Friday, February 20, 2009

Gold fashioned

And it's gone. Sitting here with a minute glass of the keg's last sputtering gasp, it's a fair reminder why even the strangest of experimental batches often deserve to be doubled in volume, just in case. The subject in this case is our Old Fashioned ale, five gallons of which has passed on, with another phantom five gallons presumably lurking in a darkened dusty corner of the garage, just waiting for me, ready to appear when I'm at my weakest and say, it wasn't just a dream. Really? You don't remember deciding to make a double batch at the very last minute?

Make no mistake: While excellent, it wasn't by any means a perfect recipe. Of course, an optimist (and as it's an attitude I'm not entirely familiar with, I had to go online to find one to vouch for me) would argue that the success of the first batch only lends to the opportunity for it to be improved upon, a chance to pat oneself on the back with one hand while stirring up a fresh mash in the kettle with the other. Having shared (a tiny amount) with the conspirator who helped me chart out the taxonomy of the classic Old Fashioned cocktail for use as a jig for the composite beer recipe, I was able to wrangle (a tiny amount of) tasting notes from his inital impression: "just slightly sweet, not cloying, with hints of orange in the finish, mingling with spice and a little oakiness".

But did it taste like an Old Fashioned? "Not really."

Oh well. "Inspired by" doesn't necessarily need translate to "unmistakable from", which means we won't be stealing the crown from Southern Tier as the Jones of tastealike brewing expertise. Despite the high level of alcohol, there wasn't nearly the heat one gets from true liquor. Regardless of our bourbon oak aging, there wasn't much by way of toasted char effect as there was the merest hint of vanilla and black pepper. And the cherry came through only in the keg's last few days, as the merest whisper, warning me not to toy too much in the future for fear of creating a potentially horrifying Nyquil-like undertone.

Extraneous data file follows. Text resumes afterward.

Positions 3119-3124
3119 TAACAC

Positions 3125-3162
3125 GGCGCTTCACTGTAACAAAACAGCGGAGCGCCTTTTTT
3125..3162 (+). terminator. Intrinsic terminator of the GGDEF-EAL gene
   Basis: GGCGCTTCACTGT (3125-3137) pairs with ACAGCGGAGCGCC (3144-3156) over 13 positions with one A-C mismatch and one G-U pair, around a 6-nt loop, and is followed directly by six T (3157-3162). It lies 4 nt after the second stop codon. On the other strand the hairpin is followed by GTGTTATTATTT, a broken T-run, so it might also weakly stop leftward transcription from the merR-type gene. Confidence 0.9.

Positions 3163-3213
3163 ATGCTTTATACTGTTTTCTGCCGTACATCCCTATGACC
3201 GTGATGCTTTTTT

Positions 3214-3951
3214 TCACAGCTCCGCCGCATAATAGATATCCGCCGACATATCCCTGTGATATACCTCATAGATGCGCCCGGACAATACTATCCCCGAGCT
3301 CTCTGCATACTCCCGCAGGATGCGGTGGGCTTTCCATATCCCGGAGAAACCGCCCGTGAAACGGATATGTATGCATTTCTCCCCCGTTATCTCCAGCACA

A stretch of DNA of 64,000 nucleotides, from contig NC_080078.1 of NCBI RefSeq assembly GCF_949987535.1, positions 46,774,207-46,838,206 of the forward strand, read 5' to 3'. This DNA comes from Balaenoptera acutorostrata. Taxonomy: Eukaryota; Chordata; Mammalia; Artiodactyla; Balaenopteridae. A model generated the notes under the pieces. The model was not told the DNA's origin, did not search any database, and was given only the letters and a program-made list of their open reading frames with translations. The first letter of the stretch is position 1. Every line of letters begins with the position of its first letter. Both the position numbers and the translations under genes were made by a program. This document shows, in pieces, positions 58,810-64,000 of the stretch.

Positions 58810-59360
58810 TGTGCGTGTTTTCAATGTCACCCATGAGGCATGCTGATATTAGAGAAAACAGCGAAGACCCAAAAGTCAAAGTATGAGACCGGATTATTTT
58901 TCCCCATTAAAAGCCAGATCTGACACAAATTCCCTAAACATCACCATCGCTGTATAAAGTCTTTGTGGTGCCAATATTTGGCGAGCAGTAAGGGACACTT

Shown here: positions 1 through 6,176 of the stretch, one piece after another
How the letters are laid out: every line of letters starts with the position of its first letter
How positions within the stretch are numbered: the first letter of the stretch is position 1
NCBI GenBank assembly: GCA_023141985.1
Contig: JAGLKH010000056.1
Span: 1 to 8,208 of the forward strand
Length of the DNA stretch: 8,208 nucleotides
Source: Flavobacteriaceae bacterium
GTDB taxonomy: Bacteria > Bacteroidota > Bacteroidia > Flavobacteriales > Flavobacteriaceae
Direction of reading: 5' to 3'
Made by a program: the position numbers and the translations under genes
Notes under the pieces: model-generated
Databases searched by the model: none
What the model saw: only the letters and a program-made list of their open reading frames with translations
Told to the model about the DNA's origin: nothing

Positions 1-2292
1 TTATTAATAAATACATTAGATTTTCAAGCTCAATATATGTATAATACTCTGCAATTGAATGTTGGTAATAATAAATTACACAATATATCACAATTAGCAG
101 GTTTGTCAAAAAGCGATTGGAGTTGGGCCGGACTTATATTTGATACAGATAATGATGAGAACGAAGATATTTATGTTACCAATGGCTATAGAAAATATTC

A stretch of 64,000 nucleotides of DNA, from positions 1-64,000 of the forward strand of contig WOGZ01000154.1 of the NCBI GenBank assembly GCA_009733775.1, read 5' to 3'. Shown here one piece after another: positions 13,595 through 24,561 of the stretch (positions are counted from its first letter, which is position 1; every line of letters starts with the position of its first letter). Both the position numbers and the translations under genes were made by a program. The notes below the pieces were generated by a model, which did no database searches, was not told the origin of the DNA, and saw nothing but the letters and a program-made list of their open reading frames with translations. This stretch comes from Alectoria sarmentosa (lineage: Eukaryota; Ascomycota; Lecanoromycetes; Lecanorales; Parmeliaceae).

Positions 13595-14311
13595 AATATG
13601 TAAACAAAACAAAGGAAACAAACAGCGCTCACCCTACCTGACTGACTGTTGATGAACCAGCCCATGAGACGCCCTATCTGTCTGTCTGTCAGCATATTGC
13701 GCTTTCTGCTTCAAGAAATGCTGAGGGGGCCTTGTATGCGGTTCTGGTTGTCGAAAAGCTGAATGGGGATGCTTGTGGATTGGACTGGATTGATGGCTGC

As a cocktail, it was a failure. As a beer, on the other hand, it was a success.

One arena in which that was distinctly true was as a singly-hopped beer, in which just one variety of hops was employed for all the bittering, flavor and aroma, with the organic Belgian Admiral hops we used laying down a distinctive but mellow bitterness on the front end and allowing for some serious marmalade overtones in both the aroma and finish. And as a double IPA (which at its core it really was) it was our most successful attempt yet, sticky and rich with an interplay between bitter and sweet that made it exceptionally drinkable despite what the stats would lead you to believe. Chewy and deep, yet clean on the finish and with a rousing bitterness, the question in my mind now is: What would it have tasted like if we'd skipped out on all the flaming orange and mystery tincture mumbo jumbo? Were those the secret hidden elements that held it all together, or would it have been even brighter, crisper, more satisfying without?

I guess we'll just have to find out, soon. The keg is empty now, remember. So much for the year of the session, eh?

(This post is in part a response to Drew, a commenter who didn't leave any contact info but who cared enough to ask how this recipe came out. For the rest of you, just pretend I wrote it for you because I knew you were so, so curious.)

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Tuesday, February 03, 2009

Localize it, pt. 3 - The Younger the better


Admittedly, I am not, nor have I ever been, a starry-eyed fanatic of Pliny the Elder. Despite passionate dalliances with the coterie of Russian River's offerings, including an ashamedly fanboy exuberance over any of their Belgian modeled brews, this flagship IPA has always struck a curious chord on my palate. Every year, though, along with the demise of the football season and the emergence of a certain gigantic rodent from the frozen landscape, comes another iteration, one that warrants a quick foray up through the construction equipment rental yards, cow pastures, and dreadfully vacant car dealerships that pave the way through southern Sonoma county: Pliny the Younger. And while I was boggled by the level of delusional clamor I saw - people literally purchasing hundreds of dollars of growlers (as it's on tap, and at the Santa Rosa pub only) with the intent on shipping them to folks outside of driving range - it would be untruthful of me not to admit a newfound fresh, starry-eyed fanaticism that it managed to inspire.